A quick update from students Jess and Bill: Before we started our hike, we received our groupings for the six-day journey we were about to take in the Alaskan Talkeetnas. The best backpacking group in the history of AT was created; which included Jess, Max, Simon, Jamie, Liz, Bill, Lena, Sam, Colin, Thayne, and Paula. We started our backpack with high spirits and dry feet. It rained but we still had a great day full of laughs. We arrived at camp with mud to our thighs. In the next few days, we hiked through rivers, bushes, up mountains and through valleys. We saw moose, caribou, and little marmots. We joked that the views were so amazing that they couldn’t possibly be real and that any moment we would find out it really was just a dream. We told stories and learned things about each other that no one could have guessed. Although some of us only met a few days prior, it seemed like we had known each other for years. Adventure treks brings out sides of people that never gets shown at home, and that is one of my favorite parts of our little groups. From forging poop chairs and eating Snickers, I feel like our backpack group has become a family and I can tell that it’s possible that years from now we will all still be great friends. We may be back in the front country, but I think that the memories we made will be ones we remember forever. I would like to give a special thanks to our amazing instructors, Nicole and Alex who kept our spirits aloft and led us fearlessly through the Alaskan backcountry.
A quick update from student Harry: Talkeetna Mountains are a sub-range within the Chugach Mountains, which is a sub-range within the expansive Alaska Range. Additionally, the Talkeetnas were our home for 6 days during our first backpack. On the first day, we started off on an ATV trail winding through dense, mossy woods. After 10 miles, we settled into a cozy campsite overlooking Boulder Creek, our absolutely stunning terrain for day 2. It lay within a deep valley, so views of the mountains were plentiful. At the end of the day, we found a campsite with a tarp and tree stump chairs already set up, score! After a peaceful night and a rocking round of the Skittles game, we got up early and embarked on our most beautiful day of the entire trip – the ascent to Chitna Pass! It included the most beautiful views many of us had ever seen in our entire lives. On this day, we also passed the other half of our group. That night, we camped on a hill in the middle of the pass with awesome 360 views. The next two days we hiked through mud up to our knees and enjoyed the last couple of nights as a group in the Talkeetna mountains. This was an incredible backpack and brought me closer to nature.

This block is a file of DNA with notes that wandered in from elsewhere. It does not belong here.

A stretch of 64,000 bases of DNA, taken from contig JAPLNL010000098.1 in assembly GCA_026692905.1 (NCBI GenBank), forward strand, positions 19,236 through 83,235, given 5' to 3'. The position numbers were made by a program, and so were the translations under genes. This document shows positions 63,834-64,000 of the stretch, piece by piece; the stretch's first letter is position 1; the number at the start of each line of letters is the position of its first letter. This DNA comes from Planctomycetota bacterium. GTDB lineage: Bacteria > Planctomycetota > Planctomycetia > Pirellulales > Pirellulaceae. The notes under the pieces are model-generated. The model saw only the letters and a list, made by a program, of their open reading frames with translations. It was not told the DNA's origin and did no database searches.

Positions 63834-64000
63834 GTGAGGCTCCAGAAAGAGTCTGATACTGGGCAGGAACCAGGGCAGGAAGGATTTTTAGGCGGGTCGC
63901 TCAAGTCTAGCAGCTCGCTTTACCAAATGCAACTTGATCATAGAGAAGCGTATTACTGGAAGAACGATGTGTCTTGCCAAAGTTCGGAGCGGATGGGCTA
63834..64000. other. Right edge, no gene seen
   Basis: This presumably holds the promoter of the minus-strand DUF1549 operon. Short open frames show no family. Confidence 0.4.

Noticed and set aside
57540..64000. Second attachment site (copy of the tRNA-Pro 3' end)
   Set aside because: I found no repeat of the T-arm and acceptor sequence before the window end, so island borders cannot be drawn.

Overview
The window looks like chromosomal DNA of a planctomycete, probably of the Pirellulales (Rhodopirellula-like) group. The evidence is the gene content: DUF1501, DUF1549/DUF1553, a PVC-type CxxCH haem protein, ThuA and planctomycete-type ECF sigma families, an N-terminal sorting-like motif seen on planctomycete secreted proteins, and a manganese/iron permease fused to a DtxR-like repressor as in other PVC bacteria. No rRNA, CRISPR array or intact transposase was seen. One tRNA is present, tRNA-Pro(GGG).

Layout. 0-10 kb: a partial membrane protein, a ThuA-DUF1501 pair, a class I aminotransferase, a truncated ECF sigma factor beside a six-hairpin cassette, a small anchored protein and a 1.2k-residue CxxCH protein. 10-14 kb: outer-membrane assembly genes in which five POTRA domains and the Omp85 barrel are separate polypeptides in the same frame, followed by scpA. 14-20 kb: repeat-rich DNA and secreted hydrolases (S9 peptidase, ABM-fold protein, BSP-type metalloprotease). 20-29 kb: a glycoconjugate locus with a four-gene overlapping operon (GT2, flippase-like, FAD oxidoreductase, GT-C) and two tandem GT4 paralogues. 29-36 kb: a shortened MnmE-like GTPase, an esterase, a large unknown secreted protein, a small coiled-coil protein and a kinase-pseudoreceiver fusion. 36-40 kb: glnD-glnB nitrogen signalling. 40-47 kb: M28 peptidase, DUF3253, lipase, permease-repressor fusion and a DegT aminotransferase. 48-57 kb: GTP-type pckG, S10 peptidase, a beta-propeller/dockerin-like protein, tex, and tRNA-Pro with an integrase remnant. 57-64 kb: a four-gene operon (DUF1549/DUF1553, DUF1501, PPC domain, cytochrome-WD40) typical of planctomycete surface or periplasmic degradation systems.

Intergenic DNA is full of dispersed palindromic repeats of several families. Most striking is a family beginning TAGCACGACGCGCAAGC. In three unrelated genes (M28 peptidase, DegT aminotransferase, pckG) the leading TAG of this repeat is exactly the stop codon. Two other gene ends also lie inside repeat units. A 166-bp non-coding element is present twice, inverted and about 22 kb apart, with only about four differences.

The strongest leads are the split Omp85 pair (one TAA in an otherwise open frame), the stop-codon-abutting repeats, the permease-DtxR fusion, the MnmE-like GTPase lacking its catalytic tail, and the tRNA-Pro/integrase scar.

And now a few words from Dock…
The reason we choose backpacking as the first activity is because in a small group it’s easier to make friends. Conversations in tents, beautiful views, tasty meals cooked and shared together, and the absence of electronic distractions allow students to get to know each other at a level often lost in the digital age. In this small group, our instructors are able to make a big imprint by modeling behaviors like teamwork, collaboration, and kindness—values already instilled by parents.
After the first backpack, the big group comes back together for a “Mexi Cook-off,” a celebration of all the fun, hard work, and growth achieved on the backpack. Here, teams of students cook a meal for a panel of celebrity judges (i.e., the instructors). This is a great time for the three smaller groups to be welcomed back into the big community again, and to demonstrate how their group has improved their collaboration and communication skills. Because entertainment and presentation are as an important part of the evening as the actual food, there are numerous opportunities for “collaborative creativity.”
Before we go any further, we want to stress that we make Adventure Treks fun for a reason. More than simply competing with digital media, teenagers are most receptive to learning when they are relaxed, having fun, and don’t feel like they are being forced to learn. They have had enough of that during the rest of the year.
Just by living in this environment and having careful, low-key reinforcement by instructors, the learning happens “subversively.” Social skills are being reinforced through day-to-day living with other students, many who started as strangers just a few days ago and are already close friends. Self-confidence grows when one overcomes initial fears and succeeds beyond expectations. Acquiring new outdoor skills, whether rock climbing or rafting, boosts confidence, making students more receptive to tackling future challenges. Independence is developed when they learn they can survive (and thrive) away from family and the comparative comforts of home. The supportive AT environment enables students to “be themselves” instead of trying to live up to the norms of the “in” crowd at school. More than anything, we hear this from our students: “I love being at AT because no one judges me here. I am appreciated for who I am, not whom others want me to be!”